The scale of transnational campaigning around palm oil is huge and diverse, reaching from village-level protests of Dayak communities in Kalimantan to small and little-known local initiatives in places like Saarlouis-Dillingen in Germany to well-known and powerful international non-governmental organizations (NGOs) such as the WWF and Greenpeace. Given the huge differences in social realities, world views, concrete criticism, and tactical and strategic differences, how do such diverse actors link up to form transnational campaigns?
This chapter looks at two key moments in transnational environmental campaigning around palm oil — the formation of the Roundtable on Sustainable Palm Oil (RSPO) and the call for a moratorium on biofuel targets in the European Union — to examine how the campaigns are framed and conducted. It argues that the debate around biofuels has led to a major shift both in the framing of the campaigns and in the protagonists involved.
ROOTED RAINFOREST COSMOPOLITANS
The rise of transnational activism has been acknowledged and analysed by academics for a number of years. In 1997 Jackie Smith already noted a substantial increase in the cross-border activities of NGOs between 1973 and 1993, and a concentration of networks around issues to do with human rights, the environment, women, peace, and the world order. She introduced the term transnational social movement organization (TSMO), which she defines as organizations with a formal structure and with members in two countries or more, to categorize this new phenomenon.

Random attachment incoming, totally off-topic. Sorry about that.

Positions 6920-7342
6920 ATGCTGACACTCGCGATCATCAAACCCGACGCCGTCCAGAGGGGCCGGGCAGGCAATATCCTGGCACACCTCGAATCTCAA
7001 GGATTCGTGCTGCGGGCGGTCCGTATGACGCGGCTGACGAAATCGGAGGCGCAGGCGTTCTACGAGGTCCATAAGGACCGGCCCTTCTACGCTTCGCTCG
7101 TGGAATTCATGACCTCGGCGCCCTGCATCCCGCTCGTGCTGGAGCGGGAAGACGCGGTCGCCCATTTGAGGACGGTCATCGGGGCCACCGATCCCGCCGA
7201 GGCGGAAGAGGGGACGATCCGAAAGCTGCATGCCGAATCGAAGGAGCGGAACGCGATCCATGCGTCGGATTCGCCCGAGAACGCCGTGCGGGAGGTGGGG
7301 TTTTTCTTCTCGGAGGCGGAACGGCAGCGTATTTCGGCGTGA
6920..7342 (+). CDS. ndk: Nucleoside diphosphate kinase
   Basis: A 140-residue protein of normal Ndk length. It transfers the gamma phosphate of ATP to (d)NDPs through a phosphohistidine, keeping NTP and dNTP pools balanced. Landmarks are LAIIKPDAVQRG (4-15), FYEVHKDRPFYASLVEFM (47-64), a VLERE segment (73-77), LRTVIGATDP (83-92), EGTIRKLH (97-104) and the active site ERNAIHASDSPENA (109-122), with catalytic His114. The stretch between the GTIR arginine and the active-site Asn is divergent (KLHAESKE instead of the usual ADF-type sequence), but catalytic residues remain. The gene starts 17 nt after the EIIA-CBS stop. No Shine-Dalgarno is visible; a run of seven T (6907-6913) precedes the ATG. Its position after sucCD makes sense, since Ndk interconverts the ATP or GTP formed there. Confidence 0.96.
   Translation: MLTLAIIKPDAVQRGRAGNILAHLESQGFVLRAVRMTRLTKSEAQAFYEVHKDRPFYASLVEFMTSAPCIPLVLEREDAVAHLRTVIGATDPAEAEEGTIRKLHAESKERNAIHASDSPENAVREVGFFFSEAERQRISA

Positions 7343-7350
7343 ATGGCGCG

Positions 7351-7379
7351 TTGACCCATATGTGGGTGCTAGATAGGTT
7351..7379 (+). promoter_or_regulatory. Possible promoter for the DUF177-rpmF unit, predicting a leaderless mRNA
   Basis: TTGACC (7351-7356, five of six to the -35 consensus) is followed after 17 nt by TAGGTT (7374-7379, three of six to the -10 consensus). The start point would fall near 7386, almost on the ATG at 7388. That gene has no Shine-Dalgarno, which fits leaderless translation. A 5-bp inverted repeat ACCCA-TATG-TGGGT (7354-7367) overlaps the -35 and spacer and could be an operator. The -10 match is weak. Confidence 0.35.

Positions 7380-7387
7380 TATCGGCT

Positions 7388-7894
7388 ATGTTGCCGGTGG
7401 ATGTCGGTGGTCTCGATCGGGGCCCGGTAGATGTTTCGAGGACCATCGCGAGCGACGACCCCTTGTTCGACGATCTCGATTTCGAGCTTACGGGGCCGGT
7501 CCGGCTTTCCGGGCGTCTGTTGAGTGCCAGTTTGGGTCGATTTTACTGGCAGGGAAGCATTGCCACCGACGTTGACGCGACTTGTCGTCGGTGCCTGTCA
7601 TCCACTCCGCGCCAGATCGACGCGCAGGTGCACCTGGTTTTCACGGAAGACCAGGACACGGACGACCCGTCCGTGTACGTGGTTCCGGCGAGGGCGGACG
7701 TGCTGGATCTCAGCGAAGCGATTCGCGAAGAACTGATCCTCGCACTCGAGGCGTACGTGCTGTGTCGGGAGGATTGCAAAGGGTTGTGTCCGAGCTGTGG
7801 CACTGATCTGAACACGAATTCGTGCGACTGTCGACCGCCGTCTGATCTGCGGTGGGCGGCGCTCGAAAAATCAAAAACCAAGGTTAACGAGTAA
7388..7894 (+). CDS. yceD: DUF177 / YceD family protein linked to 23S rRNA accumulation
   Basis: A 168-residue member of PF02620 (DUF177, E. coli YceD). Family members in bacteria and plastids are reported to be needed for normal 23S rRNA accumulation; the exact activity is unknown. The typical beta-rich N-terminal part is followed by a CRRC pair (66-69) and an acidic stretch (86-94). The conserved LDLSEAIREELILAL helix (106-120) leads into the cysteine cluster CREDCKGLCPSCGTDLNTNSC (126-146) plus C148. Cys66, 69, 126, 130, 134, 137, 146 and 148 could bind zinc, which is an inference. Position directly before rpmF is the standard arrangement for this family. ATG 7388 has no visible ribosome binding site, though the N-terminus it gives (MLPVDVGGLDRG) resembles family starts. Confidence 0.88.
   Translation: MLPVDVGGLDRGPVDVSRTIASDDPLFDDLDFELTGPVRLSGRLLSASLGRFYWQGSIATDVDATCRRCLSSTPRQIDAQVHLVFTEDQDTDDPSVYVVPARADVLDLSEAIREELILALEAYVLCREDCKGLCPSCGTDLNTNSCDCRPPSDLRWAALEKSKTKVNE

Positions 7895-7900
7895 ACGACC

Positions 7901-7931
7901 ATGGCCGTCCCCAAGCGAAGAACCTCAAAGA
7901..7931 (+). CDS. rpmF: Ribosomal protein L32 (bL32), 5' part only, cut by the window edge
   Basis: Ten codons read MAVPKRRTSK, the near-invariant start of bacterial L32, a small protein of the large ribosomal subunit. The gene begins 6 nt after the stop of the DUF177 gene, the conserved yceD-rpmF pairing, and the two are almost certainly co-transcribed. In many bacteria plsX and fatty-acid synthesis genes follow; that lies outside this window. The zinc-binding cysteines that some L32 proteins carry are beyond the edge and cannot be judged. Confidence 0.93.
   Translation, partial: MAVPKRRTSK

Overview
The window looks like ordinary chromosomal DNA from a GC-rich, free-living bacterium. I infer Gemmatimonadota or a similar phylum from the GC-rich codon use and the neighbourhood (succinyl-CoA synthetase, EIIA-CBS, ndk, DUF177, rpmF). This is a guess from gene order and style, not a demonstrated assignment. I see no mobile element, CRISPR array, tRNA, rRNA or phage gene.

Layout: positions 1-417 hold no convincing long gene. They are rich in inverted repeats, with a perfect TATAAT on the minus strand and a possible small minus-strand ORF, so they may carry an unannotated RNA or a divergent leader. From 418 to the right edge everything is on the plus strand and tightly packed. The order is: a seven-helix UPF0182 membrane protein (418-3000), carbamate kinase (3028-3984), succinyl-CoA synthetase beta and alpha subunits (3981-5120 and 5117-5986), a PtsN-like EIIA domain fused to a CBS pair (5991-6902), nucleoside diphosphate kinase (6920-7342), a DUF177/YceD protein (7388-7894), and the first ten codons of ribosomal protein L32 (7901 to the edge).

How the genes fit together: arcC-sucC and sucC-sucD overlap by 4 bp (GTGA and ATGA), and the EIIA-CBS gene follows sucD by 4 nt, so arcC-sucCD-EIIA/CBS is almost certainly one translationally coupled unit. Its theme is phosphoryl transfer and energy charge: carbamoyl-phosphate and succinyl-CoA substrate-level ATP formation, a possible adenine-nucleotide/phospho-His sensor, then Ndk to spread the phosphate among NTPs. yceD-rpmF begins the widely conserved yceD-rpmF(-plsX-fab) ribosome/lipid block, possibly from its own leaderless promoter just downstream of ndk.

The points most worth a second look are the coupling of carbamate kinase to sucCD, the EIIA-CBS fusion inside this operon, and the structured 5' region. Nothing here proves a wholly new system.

In his more recent work on transnational activism, Sidney Tarrow introduces the term “rooted cosmopolitans”, which he defines as “individuals and groups who mobilize domestic and international resources and opportunities to advance claims on behalf of external actors, against external opponents, or in favour of goals they hold in common with transnational allies” (2005, p. 29). These rooted cosmopolitans work together if a “transnational contention” develops, defined as “conflicts that link transnational activists to one another, to states, and to international institutions” (2005, p. 25).
The palm oil controversy is clearly one such “transnational contention”, but it was preceded by an earlier one over the logging of tropical forests, which linked Europe and Southeast Asia in a particular way, and which partly explains the development of the current campaigns. In 1987 road blockades by the Penan halted logging in Sarawak and became the focus for an intensive international campaign.